Cash flows from operating activities were positive at $6.1 million for the half-year from an outflow of $13.4 million in the same period last year, and a lot more in the preceding decade.

Google search is one factor sure, but how about subs growth in the UK? To use Xero’s own words “Market adoption of cloud expected to accelerate with digitisation of U.K. SME initiatives”. When? 29% growth last half vs 19% this half (48k vs 41k in subs) raises an eyebrow… That said, I can’t be too harsh…this is reflective of previous year trends (2H seems to trend higher vs 1H). Also, by my estimate the UK is the most competitive market worldwide for Cloud Accounting tech and yet Xero seem to be consolidating market leadership. Hence this is an OK not a Hey…

Australia through EOFY matched last year’s 1H growth with 68k net new subs. That’s OK, not setting the world on fire, but pretty good in a maturing market.

Concluding remarks

All in all, how can you criticise a company that is competing very well on a global stage for the world’s second largest market (outside the consumer market). Adding north of a billion dollars in LTV (that’s $1,000,000,000 and north of 60% improvement) in just 1 year, an attractive investment doth make.

Given the potential size of the TAM, the key #watchthisspace eye on whether they have switched to a self-funding focus too early. Whilst Intuit with its QBo platform seems unconcerned by profit from the cloud accounting market in the near-term, I ponder whether trying to be profitable at this moment in time is wise. I’m hoping for truth in the stated aim to reinvest profit for continued market growth. I’m also acutely aware that the growth numbers aren’t where I, many investors nor Xero themselves would be “giddily happy” with the trend over the last 6 months…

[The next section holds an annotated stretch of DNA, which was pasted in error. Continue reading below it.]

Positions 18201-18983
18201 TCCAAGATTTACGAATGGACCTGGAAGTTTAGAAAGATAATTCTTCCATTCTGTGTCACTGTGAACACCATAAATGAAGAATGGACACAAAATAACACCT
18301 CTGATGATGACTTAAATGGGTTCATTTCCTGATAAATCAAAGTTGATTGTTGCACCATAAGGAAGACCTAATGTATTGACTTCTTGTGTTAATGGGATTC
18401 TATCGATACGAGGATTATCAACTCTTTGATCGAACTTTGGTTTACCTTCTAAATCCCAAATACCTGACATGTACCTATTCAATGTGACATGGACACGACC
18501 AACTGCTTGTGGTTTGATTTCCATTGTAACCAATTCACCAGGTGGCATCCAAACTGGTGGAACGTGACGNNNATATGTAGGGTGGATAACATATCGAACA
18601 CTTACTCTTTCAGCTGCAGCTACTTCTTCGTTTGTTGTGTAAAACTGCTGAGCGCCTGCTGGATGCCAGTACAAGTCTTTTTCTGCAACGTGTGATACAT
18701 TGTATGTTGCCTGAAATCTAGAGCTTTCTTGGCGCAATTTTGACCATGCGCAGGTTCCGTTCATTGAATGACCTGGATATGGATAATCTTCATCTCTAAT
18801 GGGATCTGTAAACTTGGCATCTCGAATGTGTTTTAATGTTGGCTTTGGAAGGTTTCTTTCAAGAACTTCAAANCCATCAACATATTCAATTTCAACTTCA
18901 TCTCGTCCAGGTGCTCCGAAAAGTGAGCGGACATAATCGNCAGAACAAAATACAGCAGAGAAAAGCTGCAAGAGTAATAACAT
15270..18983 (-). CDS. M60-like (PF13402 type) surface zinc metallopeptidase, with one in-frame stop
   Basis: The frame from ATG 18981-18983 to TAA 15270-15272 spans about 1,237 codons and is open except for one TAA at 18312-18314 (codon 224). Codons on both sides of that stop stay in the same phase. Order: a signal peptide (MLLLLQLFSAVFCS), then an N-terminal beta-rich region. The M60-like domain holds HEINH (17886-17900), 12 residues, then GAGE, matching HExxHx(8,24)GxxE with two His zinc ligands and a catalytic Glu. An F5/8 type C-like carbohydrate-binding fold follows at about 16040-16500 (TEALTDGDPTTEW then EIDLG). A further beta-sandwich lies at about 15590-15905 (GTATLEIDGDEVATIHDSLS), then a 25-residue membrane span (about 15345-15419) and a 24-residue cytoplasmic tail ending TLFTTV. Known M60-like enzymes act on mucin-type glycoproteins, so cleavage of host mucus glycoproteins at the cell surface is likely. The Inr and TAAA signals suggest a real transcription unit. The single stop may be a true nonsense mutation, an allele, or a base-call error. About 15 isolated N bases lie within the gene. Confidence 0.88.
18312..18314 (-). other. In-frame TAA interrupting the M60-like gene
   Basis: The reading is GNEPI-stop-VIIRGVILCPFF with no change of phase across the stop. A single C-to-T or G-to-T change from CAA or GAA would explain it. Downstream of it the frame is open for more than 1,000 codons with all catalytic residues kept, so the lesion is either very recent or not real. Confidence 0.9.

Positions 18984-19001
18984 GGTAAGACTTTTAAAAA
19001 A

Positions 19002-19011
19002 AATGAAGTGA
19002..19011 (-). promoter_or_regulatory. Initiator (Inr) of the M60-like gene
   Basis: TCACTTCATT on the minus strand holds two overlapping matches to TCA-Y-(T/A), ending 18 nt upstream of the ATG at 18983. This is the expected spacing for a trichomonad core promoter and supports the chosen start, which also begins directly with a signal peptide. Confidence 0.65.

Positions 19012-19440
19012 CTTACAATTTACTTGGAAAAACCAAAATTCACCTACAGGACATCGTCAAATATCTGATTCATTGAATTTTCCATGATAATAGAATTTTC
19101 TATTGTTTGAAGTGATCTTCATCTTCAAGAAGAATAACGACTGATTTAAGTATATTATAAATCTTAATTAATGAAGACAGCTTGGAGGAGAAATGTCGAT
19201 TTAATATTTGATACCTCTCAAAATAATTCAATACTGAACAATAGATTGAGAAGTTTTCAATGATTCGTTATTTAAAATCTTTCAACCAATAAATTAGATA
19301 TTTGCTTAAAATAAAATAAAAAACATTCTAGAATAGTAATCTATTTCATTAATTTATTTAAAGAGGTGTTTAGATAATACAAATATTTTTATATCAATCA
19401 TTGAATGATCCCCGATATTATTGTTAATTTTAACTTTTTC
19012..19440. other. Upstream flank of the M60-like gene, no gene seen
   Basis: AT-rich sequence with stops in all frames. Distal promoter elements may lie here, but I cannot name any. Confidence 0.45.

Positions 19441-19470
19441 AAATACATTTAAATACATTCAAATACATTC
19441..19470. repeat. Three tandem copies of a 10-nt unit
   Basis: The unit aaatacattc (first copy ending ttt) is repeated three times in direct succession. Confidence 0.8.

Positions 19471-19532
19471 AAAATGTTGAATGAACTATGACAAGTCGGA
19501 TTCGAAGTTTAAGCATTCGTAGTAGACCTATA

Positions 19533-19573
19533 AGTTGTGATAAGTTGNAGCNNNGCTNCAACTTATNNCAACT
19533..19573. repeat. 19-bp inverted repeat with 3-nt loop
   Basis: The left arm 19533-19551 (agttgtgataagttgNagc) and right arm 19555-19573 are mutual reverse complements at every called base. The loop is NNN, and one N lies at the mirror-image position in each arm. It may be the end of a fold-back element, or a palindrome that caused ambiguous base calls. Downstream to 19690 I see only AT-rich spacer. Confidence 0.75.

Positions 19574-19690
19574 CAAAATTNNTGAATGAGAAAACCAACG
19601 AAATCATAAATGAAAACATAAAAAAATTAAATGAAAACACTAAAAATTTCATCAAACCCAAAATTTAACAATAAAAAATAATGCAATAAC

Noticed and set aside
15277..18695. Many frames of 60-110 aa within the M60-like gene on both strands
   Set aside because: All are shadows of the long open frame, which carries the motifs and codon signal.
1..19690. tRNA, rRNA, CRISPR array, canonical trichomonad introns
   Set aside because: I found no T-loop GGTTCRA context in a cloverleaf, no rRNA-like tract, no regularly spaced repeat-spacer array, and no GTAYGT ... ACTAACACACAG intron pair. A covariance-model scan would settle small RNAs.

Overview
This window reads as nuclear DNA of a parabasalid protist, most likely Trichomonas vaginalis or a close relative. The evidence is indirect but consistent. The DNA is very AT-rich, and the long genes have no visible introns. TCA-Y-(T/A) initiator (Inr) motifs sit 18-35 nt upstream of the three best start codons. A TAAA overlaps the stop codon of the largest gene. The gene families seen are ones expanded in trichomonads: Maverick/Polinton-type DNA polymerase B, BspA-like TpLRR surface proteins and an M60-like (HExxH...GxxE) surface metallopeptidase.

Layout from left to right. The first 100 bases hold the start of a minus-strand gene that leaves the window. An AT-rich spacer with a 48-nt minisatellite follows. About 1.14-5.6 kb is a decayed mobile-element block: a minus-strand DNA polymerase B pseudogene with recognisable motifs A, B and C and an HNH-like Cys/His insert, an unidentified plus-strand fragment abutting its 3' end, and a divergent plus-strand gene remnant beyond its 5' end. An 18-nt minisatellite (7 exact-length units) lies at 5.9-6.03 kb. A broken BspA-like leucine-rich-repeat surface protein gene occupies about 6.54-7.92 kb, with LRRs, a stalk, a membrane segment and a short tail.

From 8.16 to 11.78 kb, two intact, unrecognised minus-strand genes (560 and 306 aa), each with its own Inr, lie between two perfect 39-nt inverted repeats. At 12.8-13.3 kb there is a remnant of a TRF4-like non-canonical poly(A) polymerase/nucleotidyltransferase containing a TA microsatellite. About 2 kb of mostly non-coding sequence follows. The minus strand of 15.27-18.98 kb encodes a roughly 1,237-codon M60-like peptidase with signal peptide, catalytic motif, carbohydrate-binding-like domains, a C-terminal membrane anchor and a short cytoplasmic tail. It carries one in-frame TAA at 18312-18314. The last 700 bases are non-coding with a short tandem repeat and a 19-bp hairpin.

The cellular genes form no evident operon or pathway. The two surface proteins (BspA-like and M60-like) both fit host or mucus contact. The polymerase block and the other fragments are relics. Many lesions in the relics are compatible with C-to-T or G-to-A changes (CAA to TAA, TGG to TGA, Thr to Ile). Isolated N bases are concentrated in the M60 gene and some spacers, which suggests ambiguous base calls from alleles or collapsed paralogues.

Now back to those Stranger Things 2 episodes I downloaded in my Netflix app from the Qantas lounge….


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Matt Paff (BBus GAICD) is founder of Value Adders and a veteran of the Accounting, Payroll and broader B2B Technology industry. Matt’s resume includes time as GM at Attaché Software, one of the world’s longest surviving accounting software companies, as well as starting, growing and exiting a successful accounting technology & business process consulting firm. Matt has held advisory board positions with accounting firm Imagine Accounting as well as Governance technology start-up GovernRight. In his spare time, Matt also runs a RegTech start-up vSure. Matt is passionate about a practical, plain English perspective. He is known for being a straight-shooter and appreciated for his forthright, researched opinions.